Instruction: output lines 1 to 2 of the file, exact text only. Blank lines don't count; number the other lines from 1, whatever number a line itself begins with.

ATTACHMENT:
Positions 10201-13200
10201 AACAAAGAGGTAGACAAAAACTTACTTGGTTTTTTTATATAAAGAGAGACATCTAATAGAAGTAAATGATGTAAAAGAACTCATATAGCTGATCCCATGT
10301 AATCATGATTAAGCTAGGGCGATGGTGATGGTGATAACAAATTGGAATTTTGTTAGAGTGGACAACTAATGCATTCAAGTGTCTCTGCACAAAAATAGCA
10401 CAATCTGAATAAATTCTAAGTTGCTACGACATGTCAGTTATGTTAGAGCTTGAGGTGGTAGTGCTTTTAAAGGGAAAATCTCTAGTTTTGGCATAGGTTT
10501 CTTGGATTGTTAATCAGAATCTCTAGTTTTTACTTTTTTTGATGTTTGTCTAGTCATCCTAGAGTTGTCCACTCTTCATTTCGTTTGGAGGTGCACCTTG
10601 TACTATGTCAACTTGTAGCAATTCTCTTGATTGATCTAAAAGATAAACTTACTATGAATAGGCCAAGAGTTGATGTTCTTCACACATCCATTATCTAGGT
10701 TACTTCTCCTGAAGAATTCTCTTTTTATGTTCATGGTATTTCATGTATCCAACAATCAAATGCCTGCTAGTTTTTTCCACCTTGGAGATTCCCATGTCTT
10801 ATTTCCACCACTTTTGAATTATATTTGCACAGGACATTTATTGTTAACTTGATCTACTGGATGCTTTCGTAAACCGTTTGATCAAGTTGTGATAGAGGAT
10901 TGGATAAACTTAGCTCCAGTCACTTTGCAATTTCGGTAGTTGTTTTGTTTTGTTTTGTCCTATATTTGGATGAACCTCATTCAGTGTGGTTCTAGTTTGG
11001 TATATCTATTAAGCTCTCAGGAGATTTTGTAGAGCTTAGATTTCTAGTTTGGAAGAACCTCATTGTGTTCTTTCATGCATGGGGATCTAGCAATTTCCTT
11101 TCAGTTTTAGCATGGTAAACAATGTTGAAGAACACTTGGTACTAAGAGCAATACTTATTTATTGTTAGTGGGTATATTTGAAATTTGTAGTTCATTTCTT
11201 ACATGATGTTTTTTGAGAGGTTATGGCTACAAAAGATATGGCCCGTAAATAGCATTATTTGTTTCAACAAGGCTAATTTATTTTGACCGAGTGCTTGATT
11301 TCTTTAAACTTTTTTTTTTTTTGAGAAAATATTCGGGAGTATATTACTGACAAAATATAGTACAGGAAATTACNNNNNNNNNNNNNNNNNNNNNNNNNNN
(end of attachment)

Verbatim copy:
Positions 10201-13200
10201 AACAAAGAGGTAGACAAAAACTTACTTGGTTTTTTTATATAAAGAGAGACATCTAATAGAAGTAAATGATGTAAAAGAACTCATATAGCTGATCCCATGT